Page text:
MILWAUKEE — Marcell Ozuna and Ozzie Albies helped the Atlanta Braves build a big enough lead to protect their beleaguered bullpen.
Ozuna and Albies hit Atlanta's first back-to-back home runs of the season, and the Braves snapped a three-game skid with a 6-3 victory over the Milwaukee Brewers on Friday night.
After the Braves squandered leads each of the previous three days while being swept by the Toronto Blue Jays for the second time this season, they built a 6-1 advantage and hung on this time even after Josh Tomlin allowed back-to-back homers to Luis Urías and Manny Piña in the ninth inning.
"Getting those extra runs are huge, as we see in a game like tonight," Braves manager Brian Snitker said.
Atlanta led 2-1 before Ozuna and Albies went deep against reliever Eric Lauer.
On Lauer's first pitch of the fifth inning, Ozuna blasted a 439-foot drive to center field that bounced off the American Family Insurance sign at the bottom of the scoreboard. Ozuna heard a chorus of boos from the Milwaukee crowd when he stopped as he rounded third base to pose for an imaginary selfie, a home run celebration he started doing during the postseason last year.
Albies followed Ozuna's shot by sending a 3-2 pitch over the center-field wall as well. Albies' homer was projected at 425 feet.
"It felt amazing," Ozuna said of the back-to-back shots.
Atlanta starter Drew Smyly, who signed a one-year, $11 million contract with the Braves in the offseason, showed he is beginning to come around after a rough first month with his new team.
The 31-year-old left-hander has lasted six innings while giving up just one run in each of his last two starts. Smyly (2-2) allowed 21 runs — 17 earned — over 19 innings in four April starts.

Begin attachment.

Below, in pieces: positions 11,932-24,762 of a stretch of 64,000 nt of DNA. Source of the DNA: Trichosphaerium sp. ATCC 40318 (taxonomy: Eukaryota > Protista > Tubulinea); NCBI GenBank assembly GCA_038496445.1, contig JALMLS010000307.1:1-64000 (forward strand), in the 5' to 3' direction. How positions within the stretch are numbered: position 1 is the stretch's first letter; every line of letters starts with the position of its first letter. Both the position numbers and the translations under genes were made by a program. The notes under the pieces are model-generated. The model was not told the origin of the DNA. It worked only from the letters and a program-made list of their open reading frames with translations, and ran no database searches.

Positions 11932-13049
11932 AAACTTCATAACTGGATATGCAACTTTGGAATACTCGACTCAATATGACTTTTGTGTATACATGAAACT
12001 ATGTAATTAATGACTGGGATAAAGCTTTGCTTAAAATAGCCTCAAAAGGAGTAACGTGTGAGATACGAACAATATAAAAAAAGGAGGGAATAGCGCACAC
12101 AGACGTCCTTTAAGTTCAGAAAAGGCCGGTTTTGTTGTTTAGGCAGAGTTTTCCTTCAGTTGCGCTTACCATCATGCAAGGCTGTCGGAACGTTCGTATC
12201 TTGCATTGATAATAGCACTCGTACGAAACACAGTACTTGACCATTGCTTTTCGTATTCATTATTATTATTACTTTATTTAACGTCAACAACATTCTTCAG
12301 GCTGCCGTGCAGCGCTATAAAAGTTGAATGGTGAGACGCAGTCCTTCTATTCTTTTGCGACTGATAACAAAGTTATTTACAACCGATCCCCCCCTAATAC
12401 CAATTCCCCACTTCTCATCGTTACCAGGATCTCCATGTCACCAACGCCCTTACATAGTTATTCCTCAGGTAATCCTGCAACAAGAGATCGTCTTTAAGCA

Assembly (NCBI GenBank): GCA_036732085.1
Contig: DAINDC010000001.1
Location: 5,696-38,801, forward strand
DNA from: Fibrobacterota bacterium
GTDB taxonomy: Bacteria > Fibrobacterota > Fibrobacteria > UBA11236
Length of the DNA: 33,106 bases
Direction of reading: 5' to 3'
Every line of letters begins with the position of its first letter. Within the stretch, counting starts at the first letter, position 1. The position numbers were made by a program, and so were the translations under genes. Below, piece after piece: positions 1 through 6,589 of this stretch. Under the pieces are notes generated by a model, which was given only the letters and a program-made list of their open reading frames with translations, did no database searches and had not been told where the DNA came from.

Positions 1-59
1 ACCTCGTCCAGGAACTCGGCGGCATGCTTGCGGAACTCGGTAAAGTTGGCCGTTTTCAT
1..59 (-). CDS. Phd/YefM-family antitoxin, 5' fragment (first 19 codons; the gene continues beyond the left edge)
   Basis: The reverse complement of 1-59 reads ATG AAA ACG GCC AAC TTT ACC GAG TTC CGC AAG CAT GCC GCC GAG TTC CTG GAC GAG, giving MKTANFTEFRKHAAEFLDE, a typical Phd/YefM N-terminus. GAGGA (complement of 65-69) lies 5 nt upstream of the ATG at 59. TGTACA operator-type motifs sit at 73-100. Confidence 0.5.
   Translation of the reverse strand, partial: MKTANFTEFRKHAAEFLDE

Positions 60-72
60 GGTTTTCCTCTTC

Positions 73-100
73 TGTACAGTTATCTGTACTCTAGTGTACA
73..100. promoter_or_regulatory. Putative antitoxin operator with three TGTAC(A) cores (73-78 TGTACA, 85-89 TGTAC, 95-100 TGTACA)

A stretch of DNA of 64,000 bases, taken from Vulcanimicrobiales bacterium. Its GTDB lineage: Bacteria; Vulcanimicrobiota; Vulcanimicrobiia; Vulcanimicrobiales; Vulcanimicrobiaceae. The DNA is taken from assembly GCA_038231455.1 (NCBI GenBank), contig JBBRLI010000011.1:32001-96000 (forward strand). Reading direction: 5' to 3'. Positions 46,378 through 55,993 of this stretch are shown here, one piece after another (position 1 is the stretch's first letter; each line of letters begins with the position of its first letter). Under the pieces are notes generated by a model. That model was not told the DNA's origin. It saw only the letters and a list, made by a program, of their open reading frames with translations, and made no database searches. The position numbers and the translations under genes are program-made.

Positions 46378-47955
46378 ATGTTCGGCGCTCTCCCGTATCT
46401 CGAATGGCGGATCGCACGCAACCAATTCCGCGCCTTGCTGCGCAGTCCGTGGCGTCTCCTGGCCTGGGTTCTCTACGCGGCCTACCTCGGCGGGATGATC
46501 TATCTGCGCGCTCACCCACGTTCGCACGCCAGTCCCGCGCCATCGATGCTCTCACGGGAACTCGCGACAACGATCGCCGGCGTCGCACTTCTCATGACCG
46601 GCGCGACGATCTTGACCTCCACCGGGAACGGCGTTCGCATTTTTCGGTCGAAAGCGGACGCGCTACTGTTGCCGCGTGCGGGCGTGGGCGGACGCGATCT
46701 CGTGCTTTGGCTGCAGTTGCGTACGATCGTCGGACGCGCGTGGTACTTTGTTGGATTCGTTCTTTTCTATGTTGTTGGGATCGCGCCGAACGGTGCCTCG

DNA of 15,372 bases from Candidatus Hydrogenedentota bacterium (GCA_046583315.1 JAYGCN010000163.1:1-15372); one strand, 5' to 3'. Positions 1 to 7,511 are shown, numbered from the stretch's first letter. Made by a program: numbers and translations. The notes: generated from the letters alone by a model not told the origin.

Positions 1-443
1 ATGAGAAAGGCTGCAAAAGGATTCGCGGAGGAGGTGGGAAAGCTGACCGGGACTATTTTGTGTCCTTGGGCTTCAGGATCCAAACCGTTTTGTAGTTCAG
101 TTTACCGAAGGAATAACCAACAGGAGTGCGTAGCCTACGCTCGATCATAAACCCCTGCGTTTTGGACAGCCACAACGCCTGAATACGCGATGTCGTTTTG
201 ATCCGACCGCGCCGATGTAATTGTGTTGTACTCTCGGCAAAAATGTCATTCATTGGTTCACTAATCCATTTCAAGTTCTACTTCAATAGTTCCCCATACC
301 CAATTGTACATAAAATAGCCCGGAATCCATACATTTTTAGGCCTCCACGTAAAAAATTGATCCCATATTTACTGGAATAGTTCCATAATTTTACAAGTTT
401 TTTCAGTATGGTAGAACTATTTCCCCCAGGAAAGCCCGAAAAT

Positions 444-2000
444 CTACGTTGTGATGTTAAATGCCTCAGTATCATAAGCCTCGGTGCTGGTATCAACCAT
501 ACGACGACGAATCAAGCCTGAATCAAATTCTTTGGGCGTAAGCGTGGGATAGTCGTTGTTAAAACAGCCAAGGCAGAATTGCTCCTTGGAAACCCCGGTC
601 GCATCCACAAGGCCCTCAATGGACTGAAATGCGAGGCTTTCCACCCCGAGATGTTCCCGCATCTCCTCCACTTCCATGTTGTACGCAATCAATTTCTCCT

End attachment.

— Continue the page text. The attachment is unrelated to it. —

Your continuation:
"You've got to be able to have a short memory, stick to the plan and maintain your confidence," Smyly said. "When you lose your confidence, that's when things start spiraling out of control in this game."
Milwaukee has lost nine of its past 12 games. The Brewers had some tough luck Friday as they hit several balls that were caught on the warning track.
The Brewers are 1-of-19 with runners in scoring position over their past two games.
"We hit them hard," manager Craig Counsell said. "The timing of our offense is just not there as far as sequencing the hits. That's really how we won a bunch of games early. We didn't get a ton of hits but just sequenced them really well, and got them in the right spots."
The Braves capitalized on Brewers starter Adrian Houser's wildness to pull ahead for good in the third.
After Houser (3-4) walked the bases loaded, Austin Riley hit a two-out shot that appeared to go off the pitcher's right leg before heading into center field for a two-run single that gave Atlanta a 2-1 lead.
Houser entered the night having walked just five batters over his previous five starts, but he matched that total Friday while lasting a season-low three innings. His five walks were a career high in 37 MLB starts.
"Just a rough night," Houser said. "I didn't feel real well out there. I felt a little weird on the mound and obviously couldn't get things going."
Atlanta right fielder Ronald Acuña Jr., who entered the series with an MLB-leading 12 homers, wasn't in the lineup after injuring his left ankle while trying to beat out a grounder a day earlier. Snitker said there's a chance Acuña could play Saturday
Rookie center fielder Cristian Pache went on the 10-day injured list with right hamstring inflammation. The Braves returned Ender Inciarte from a rehabilitation assignment and activated him from the IL.